How to open a port on Centos 6 that has WHM/cPanel installed

May 28, 2014 at 6:14 pm

Firstly, forget ipTables. There’s an easier way. Install “APF”:

  1. Login as Root
  2. Go to your home folder: cd ~
  3. Make a temporary download folder: mkdir downloads
  4. Go into that folder: cd downloads
  5. Download APF: wget http://www.rfxnetworks.com/downloads/apf-current.tar.gz
  6. Go into the extract folder: cd apf-9.7-2/
  7. Run the install file: ./install.sh

You should see something similar to this:

[root@root]# ./install.sh
Installing APF 9.7-2: Completed.

Installation Details:
Install path: /etc/apf/
Config path: /etc/apf/conf.apf
Executable path: /usr/local/sbin/apf

Other Details:
Listening TCP ports: 21,22,25,53,80,110,111,143,443,465,587,631,993,995,2077,2078,2082,2083,2086,2087,2095,2096,3306,43593
Listening UDP ports: 53,111,631,745,764,58037
Note: These ports are not auto-configured; they are simply presented for information purposes. You must manually configure all port options.

APF is now installed, and you can head on over to /etc/apf/conf.apf:

  1. vi /etc/apf/conf.apf
  2. Navigate to the line that reads: # Common inbound (ingress) TCP ports
  3. Below that line, you want to add something like this: IG_TCP_CPORTS=”20,21,22,25,53,80,110,143,443,465,993,995,2082,2083,2086,2087,2095,2096,3306,10000,35000_35999″
  4. Save the file and quit VIM
  5. Stop APF: service apf stop
  6. Start APF again: service apf start

You should be good to go! But, if you want to make sure APF starts on startup, do this:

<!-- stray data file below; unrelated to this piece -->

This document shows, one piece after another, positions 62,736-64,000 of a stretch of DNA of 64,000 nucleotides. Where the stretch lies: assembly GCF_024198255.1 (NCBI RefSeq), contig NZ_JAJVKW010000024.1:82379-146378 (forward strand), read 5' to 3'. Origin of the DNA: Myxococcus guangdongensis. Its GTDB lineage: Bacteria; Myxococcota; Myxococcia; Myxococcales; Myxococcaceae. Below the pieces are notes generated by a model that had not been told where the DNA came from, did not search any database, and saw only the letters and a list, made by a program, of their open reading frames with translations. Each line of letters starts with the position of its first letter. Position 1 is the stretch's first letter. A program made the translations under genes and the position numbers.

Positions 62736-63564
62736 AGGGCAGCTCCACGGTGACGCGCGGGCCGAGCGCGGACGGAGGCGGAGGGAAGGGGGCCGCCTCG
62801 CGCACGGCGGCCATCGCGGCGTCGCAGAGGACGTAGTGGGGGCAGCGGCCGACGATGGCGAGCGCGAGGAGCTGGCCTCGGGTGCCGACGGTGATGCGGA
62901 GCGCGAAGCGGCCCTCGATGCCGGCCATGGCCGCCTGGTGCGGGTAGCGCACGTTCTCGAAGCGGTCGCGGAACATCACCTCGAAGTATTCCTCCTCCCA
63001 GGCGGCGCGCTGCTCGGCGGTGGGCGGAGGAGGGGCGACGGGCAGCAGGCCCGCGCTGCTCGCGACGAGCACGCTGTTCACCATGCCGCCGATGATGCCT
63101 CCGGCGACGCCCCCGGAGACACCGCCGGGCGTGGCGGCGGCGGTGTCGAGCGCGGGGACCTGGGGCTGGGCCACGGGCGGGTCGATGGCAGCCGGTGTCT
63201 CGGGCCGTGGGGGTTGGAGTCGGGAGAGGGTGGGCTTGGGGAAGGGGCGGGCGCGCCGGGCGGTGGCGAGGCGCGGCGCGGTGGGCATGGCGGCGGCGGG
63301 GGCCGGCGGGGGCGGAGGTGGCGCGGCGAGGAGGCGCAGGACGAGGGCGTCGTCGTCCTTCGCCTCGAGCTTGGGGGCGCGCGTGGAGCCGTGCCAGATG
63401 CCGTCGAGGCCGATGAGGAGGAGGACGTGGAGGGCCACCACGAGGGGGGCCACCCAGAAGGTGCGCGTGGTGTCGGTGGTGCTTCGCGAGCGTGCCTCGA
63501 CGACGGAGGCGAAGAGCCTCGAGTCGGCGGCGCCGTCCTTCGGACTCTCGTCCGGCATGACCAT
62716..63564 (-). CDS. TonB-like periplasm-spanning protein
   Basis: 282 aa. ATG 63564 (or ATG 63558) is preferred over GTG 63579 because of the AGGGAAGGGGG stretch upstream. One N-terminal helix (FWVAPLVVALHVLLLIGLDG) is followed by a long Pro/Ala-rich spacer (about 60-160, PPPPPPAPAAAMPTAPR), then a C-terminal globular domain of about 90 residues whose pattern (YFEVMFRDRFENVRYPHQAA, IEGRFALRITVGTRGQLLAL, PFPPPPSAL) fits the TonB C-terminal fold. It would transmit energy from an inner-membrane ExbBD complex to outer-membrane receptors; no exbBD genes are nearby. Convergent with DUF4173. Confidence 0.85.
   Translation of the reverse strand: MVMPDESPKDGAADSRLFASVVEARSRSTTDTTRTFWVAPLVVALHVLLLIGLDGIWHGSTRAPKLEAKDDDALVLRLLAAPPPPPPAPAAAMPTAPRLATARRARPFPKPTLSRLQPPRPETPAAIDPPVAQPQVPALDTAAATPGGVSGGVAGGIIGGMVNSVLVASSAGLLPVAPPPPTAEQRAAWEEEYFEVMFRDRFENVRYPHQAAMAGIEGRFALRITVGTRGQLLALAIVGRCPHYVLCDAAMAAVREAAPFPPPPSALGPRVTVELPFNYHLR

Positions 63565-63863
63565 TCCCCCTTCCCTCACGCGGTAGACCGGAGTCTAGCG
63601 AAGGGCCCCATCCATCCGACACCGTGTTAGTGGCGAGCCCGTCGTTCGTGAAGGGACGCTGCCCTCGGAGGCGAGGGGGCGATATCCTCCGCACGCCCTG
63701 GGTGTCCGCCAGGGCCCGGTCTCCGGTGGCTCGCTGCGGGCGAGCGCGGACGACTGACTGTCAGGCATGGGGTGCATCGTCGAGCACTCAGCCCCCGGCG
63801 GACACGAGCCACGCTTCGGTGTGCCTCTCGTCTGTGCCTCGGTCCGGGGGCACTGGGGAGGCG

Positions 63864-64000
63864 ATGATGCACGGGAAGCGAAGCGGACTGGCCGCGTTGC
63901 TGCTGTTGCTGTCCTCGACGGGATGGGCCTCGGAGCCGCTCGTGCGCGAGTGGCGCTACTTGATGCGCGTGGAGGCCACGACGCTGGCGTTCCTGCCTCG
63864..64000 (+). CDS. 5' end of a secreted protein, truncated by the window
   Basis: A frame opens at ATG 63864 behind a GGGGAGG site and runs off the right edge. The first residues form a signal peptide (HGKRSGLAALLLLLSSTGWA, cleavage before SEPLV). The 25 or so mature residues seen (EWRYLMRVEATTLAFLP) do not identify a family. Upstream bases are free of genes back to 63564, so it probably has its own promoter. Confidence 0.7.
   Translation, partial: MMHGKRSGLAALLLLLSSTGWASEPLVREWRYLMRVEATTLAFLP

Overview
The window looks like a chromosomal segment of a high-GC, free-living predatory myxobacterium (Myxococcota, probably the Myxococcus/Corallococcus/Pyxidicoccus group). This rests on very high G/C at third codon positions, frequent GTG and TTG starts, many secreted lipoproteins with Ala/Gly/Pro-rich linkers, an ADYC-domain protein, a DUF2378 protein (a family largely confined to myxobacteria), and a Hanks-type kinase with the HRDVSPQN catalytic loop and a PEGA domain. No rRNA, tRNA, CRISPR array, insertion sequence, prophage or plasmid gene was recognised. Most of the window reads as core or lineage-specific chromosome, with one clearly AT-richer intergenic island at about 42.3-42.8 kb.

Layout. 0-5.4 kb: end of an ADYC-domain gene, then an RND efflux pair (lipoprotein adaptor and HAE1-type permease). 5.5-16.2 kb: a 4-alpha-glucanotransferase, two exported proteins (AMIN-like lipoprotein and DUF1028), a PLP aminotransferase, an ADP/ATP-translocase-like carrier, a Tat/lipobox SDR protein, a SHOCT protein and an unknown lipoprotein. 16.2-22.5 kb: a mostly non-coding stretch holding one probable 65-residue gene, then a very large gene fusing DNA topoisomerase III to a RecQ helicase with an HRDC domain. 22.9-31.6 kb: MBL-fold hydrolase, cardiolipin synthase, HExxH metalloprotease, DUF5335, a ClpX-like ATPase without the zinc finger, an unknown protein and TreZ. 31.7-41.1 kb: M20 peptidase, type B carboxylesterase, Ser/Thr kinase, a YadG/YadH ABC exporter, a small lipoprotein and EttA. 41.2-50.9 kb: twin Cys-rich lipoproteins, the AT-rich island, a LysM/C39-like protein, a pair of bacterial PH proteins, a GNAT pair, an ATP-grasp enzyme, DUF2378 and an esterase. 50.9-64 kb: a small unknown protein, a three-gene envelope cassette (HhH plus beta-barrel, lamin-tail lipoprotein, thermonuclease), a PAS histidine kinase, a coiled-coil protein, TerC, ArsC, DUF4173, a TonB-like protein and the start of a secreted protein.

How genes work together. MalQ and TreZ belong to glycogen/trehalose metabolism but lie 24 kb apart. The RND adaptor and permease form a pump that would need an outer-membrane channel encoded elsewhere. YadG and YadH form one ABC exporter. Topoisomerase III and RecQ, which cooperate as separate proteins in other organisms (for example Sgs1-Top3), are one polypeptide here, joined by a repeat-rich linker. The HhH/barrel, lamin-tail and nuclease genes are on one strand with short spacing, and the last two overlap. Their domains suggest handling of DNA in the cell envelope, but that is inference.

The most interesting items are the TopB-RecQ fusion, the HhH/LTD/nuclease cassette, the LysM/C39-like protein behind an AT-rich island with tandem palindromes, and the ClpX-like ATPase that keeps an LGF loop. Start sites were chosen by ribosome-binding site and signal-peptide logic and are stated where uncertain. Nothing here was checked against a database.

1. chkconfig –add apf
  2. chkconfig –level 345 apf on
  3. Restart Centos to make sure it works after the restart: shutdown -r now

Now you should be ready to rock!

How I Got Back Into my Centos Server After Messing up my IPTables and SSH Port

May 24, 2014 at 5:12 am

lockWhat I did seems to be a fairly common mistake, but I still feel pretty stupid. I changed my SSH port from the standard 22 to 1000. This would’ve been fine, if I didn’t forget to run this afterwards:

iptables -A INPUT -m state –state NEW -m tcp -p tcp –dport 1000 -j ACCEPT

The net effect was that when I tried to log back in, the port was not open. Luckily, there are two ways that you can get out in a scenario like this.

The first method didn’t work for me, because I couldn’t FTP into the server as root. If I could, I would have put a file in /etc/cron.d with these contents:

* * * * * root /sbin/service iptables stop

Unfortunately, I couldn’t use this method. Luckily I had cpanel and whm installed, and this offers a second way to get out of a locked server if the problem is iptable / port related. You can simply:

  1. Go to your WHM url (usually, www.yoursite.com/whm)
  2. Log in
  3. Modify the url by appending: /scripts2/doautofixer?autofix=iptablesflush (i.e. something like this: www.yoursite.com/scripts2/doautofixer?autofix=iptablesflush)

You should see a message saying the iptables were flushed:

autofixer

 

Git Cheatsheet

May 21, 2014 at 12:20 pm

gitHere are some of the git commands I use daily (but still tend to forget from time to time):

push a new branch + create it on server: git push -u origin yourBranch
add a tag to a branch git tag <your tag>
push those tags git push –tags